MEV Bots & Uniswap Implicit Assumptions
We recently received a user report regarding abnormal position value loss in Alpha Homora V2 on Ethereum after the position was opened. Looking at the transaction details, the slippage control values correctly reflected the 1% tolerance, but the LP value still did not conform.
So what’s going on? In short, a Miner Extractable Value (MEV) bot inspected the transaction, bundled the transactions such that the bot could make financial profits, and sent these transactions privately to a particular group of miners who then mined these transactions.
How did this happen and what is the original root cause? It turns out that the Uniswap V2 Router contract has implicit assumptions that are not clearly stated on the contract level. Hence, without stating these assumptions, slippage control for some trades on Uniswap V2 may not be checked and may not be taken into account at all in certain scenarios.
These implicit assumptions on Uniswap V2 resulted in 20 addresses on Alpha Homora V2 being impacted and lost a total of 40.93 ETH to miners who extracted this value. We have plans to compensate these 20 addresses. However, what’s more important is to share this with our community, especially other builders in the space to be aware of these implicit assumptions that are not stated, how you can detect this as a builder, and how to prevent/mitigate this.
Claiming process for relevant users
As mentioned above, 20 addresses were impacted and lost a total of 40.93 ETH. The list of these 20 addresses and the relevant ETH amount can be found here. On November 5, these 20 addresses can claim the relevant amount back in ALPHA tokens, and the exact number of ALPHA tokens can be found in the same link. We will share a guide on how to claim as we approach the actual claiming event.
While this amount was a result of the implicit assumptions that were not stated on the Uniswap V2 Router contract, Alpha Homora V2 users were impacted and we believe the best course of action is to compensate the users.
In this case, the implicit assumptions not stated on the Uniswap V2 Router contract resulted in miners successfully extracting values from 20 addresses even though Alpha Homora V2 were audited three times by OpenZeppelin, Quantstamp, and PeckShield. To uphold the function of Alpha Tokenomics, which serves as an insurance for Alpha products, and the collective moral value we share in our community, 154,671 ALPHA (0.064% of total ALPHA staked) will be extracted from Alpha Tokenomics and be distributed to the relevant users as outlined in this same link here.
As a part of Alpha Tokenomics, ALPHA stakers stake to earn 1) Alpha protocol fees 2) Alpha Launchpad tokens and 3) Alpha Tiers to unlock special product features. In exchange, ALPHA stakers and the staked funds act to secure Alpha products in case when insurance is needed, which applies to this situation at hand.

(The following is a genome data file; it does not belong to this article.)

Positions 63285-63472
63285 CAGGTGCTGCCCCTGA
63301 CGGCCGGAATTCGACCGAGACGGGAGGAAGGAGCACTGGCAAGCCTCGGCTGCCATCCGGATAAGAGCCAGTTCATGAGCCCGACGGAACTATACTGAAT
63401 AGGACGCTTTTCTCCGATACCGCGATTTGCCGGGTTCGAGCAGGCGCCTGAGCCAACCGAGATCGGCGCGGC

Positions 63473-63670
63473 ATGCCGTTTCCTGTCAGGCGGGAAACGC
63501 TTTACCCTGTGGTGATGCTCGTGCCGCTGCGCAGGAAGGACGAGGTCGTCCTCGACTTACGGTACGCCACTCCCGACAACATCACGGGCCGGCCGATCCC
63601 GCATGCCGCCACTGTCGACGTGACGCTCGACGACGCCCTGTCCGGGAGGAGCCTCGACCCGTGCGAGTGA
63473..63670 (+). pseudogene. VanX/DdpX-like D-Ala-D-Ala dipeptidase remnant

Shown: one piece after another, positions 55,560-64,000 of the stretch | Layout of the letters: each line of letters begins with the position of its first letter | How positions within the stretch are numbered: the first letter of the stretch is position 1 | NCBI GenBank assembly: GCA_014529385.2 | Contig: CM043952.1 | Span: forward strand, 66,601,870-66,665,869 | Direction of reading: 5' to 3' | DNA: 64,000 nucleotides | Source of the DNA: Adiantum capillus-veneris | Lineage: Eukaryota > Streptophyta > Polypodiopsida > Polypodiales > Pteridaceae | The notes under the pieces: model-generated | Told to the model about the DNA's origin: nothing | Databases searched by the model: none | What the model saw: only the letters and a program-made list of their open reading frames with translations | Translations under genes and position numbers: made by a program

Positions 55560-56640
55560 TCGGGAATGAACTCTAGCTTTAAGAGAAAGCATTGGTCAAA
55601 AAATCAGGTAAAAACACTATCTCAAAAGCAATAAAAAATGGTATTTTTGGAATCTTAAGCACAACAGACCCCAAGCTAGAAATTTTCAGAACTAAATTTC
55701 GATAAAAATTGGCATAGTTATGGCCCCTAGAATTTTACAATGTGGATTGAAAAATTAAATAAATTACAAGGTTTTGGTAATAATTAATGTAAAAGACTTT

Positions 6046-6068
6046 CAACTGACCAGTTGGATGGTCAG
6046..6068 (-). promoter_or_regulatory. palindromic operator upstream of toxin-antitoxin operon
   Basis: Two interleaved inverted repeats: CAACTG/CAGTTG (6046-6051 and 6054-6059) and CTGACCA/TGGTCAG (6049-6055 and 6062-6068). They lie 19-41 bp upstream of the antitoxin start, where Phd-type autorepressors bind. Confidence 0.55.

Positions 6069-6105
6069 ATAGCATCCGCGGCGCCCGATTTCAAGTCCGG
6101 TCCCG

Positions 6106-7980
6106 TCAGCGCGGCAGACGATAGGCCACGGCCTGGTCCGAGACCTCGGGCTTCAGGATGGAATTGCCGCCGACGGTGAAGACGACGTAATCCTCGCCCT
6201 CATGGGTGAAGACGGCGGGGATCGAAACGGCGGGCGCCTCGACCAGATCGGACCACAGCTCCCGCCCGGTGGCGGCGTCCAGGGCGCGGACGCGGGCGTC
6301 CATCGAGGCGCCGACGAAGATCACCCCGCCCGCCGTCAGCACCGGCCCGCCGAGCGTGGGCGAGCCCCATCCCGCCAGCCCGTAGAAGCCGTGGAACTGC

For builders - How to detect and mitigate
For fellow builders out there, let us share more details on these unstated assumptions on the Uniswap V2 Router contract that allows MEV bots to take an unfair advantage as well as the mitigations you can do if you are in a similar situation.
First, we noticed that etherscan had marked the block with Flashbots and Private Transaction tags.
With further investigation into the transactions in that particular block, it turns out that the execute transaction the user submitted on Alpha Homora V2 was bundled and sandwiched by an MEV bot.
So, we performed local testing and revisited our code, and we were able to replicate the inconsistency and identify the issue that caused such a possible sandwich attack vulnerability.
NOTE 1: The fix has been patched. Only a few users were affected. Funds are safe.
NOTE 2: The vulnerability was present since the original version of Alpha Homora V2, which has undergone 3 different audits from OpenZeppelin, Peckshield, and Quantstamp. The issue has remained unnoticed until recently, which we had already fixed.
What’s the issue?
The issue revolves around the Uniswap V2 Router’s addLiquidity function, which internally calls _addLiquidity.
The function takes 2 amounts: amountXDesired and amountXMin amountXDesired determines the desired amount for adding liquidity to the pool. amountXMin determines the minimum amount of assets used. This may seem correct, but is in fact incorrect.
There is an implicit condition required:
amountADesired >= amountAMin, and
amountBDesired >= amountBMin
Otherwise, the amountXMins may not trigger reverts and are simply ignored. You can see in the code above that there are asymmetric checks for the amounts.
So, how does this affect Alpha Homora V2 transactions?
During execution, Alpha Homora v2 optimally swaps the input tokens before supplying to the Uniswap pool.
Note 1: From the transaction details, the vulnerability requires MEV bots to also risk large capital, which can be in the order of $1M from the transaction details.
Note 2: From our investigation, the MEV bots are generalized sandwich attack bots, which are not specific to Alpha Homora V2.
After we have confirmed and tested the fix, our team proceeded quickly to patch the issue. Extra checks were performed to ensure the pre-conditions are satisfied and such scenarios can no longer happen. The fix has also been confirmed by OpenZeppelin and Peckshield.
In fact, here are other possible mitigations, e.g.
- Uniswap V2 Router03 that performs checks for the undesirable condition.
- Alpha Homora v2 performs checks itself to ensure those min amounts are actually used, instead of relying on Uniswap V2 Router.
- Alpha Homora v2 uses outputs from Uniswap V2 Router to check against min amounts.
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